Clay & Climate: A Few Unique Conditions for Plumbing in Southwest Colorado

Living in the Four Corners area comes with many benefits, including the ability to access many different types of terrain within just a few hours. We experience all four seasons fully and can bounce from the mountains to the desert within a short amount of time. In addition to that, we have several unique factors that make plumbing in this area just a little bit different than in other areas in the country. At Master Rooter in Bayfield, Colorado, we have spent many years figuring out how to work efficiently around the little quirks that our Southwest corner has to offer and here are just a few of the ones we deal with frequently.

Unruly Roots & Independent Septic Systems

In larger cities and towns, the homes are typically hooked up to a larger city septic system. But in areas like Southwest Colorado, many of us live in rural areas and consequently have our own independently installed septic systems. Many of these septic systems are very old and have very little maintenance over the years as houses passed from family to family, so issues are more likely to arise. One of the most common issues is the invasion of tree roots into the septic pipes. The roots of a tree are constantly seeking out moisture sources, and the pipes of a septic system winding through the yard can be an excellent source for water.

Since many homes in the area were built many years ago, the planting of the trees around a particular residence were also planted around the same time. And at the time the septic system might not have even been installed yet, so the home builders were not concerned with how close the trees were planted to the home. They were more concerned with provided adequate shade and improving the aesthetic of the property.  

Climate & Elevation

If you’ve lived in Southwest Colorado for a good amount of time, you’ve probably noticed that this area feels like it goes through all four seasons in one day sometimes. The climate can switch very quickly and locals have become accustomed to carrying every kind of layer with them at all times. With these rapid changes in climate, you may find that the ground freezes unexpectedly from time to time. So it becomes important to watch the weather forecast carefully to determine if your pipes are at risk for freezing overnight. Frozen pipes can be a huge hassle and we’ve dealt with our fair share of them over the years!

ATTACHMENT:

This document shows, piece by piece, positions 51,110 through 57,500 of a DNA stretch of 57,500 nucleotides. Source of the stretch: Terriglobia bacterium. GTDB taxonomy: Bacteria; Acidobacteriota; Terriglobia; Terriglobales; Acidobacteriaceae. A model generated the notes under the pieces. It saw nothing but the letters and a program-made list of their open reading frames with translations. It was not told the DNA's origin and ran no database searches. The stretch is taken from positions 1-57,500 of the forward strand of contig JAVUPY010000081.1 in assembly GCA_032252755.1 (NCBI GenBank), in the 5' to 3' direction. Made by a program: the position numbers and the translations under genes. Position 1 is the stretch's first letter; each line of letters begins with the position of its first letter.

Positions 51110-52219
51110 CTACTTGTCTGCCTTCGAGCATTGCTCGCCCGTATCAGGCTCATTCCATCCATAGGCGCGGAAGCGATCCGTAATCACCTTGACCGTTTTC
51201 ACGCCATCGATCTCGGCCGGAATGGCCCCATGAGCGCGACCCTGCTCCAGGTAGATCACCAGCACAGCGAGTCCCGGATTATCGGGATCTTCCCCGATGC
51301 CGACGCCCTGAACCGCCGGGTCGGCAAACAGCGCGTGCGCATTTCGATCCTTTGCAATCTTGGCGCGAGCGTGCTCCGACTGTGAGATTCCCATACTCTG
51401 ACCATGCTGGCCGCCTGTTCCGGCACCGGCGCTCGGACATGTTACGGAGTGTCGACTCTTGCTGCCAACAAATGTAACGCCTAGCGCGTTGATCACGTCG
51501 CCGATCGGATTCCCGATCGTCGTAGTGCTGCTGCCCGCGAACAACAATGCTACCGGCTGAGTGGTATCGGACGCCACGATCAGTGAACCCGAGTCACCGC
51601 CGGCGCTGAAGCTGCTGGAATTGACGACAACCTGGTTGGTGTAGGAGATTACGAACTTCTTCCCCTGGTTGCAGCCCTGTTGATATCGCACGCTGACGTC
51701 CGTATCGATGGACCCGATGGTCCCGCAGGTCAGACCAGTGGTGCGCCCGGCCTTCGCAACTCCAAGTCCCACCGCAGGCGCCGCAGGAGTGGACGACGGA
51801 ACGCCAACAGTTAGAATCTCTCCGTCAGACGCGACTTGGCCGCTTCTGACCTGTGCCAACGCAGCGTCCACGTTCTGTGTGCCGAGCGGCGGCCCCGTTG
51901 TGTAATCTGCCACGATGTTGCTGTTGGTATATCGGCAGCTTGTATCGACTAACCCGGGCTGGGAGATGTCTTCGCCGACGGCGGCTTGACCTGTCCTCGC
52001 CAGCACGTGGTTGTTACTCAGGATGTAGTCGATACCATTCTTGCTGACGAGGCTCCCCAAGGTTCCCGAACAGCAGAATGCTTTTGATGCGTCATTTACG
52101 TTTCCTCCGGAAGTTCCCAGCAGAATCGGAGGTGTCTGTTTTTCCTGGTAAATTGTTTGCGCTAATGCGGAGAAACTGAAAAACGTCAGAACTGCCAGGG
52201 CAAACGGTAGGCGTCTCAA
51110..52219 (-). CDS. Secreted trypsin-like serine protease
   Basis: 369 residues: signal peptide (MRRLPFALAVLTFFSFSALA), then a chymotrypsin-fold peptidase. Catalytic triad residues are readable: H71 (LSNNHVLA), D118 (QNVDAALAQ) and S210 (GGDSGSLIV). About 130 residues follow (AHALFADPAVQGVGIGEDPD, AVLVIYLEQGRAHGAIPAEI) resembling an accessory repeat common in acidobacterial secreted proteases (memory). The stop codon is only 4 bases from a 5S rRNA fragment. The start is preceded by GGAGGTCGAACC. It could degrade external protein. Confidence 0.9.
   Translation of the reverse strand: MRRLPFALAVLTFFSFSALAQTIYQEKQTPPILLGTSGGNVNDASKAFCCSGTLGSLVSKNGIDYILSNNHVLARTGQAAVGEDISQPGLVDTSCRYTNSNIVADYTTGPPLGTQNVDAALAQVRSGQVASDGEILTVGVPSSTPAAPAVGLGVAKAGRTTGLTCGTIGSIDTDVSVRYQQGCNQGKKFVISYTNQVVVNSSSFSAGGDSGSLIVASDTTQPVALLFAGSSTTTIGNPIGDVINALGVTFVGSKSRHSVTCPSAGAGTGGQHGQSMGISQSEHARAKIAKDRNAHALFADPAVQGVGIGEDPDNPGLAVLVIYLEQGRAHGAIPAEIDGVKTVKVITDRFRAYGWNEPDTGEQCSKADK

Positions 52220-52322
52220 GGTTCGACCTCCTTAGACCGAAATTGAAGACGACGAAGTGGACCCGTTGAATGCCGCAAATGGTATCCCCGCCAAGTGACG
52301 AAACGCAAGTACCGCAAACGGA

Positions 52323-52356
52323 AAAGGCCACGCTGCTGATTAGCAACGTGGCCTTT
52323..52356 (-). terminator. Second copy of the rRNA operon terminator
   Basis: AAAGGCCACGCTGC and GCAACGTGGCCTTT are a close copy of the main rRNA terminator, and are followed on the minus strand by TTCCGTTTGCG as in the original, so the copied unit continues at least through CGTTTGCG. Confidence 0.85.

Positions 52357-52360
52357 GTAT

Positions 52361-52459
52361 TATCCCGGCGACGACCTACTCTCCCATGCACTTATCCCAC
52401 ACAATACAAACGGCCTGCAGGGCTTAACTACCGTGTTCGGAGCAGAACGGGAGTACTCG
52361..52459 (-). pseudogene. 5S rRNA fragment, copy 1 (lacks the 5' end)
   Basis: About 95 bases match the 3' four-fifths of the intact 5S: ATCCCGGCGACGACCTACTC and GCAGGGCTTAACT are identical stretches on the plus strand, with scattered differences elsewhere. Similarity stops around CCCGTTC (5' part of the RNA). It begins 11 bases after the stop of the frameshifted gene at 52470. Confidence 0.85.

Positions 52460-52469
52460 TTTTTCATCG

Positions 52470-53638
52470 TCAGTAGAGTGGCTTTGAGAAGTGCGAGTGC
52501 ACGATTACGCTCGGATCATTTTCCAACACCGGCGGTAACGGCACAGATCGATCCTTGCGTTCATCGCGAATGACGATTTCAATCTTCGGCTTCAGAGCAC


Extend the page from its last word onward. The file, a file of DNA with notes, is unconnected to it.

In addition to the ground freezing frequently during certain times of the year, since we are at a higher elevation this can also create a bit of a unique issue when it comes to water pressure. In areas with higher altitude the air pressure is lower which affects the boiling point of water. This means that when you have a hot water heater installed it has to be set slightly higher to compensate for this, but don’t worry- we will take care of this for you!

Soil Conditions

If you’re a gardener and have recently moved to the area, then you’ve probably figured out that our soil is quite unique and can be very challenging to work with. It is definitely not a “set it and forget it” type of planting environment. Our soil is very thick and very similar to the texture of clay, which means water doesn’t move through it as easily. This might come into play as you are getting anything done underground or installing the leach field for your septic system. Digging might be a little more difficult with the heavy soil or your leach field might not drain water as quickly as it would in other areas of the country.

Even though there are some unique situations one might encounter while working with the plumbing systems in our area, our team of professionals at Master Rooter in Bayfield, Colorado, will always make sure to do the job correctly and efficiently the first time!
Sources:

http://www.apcplumbing.com/blog/plumbing-service/how-does-high-elevation-affect-my-plumbing/

 

 

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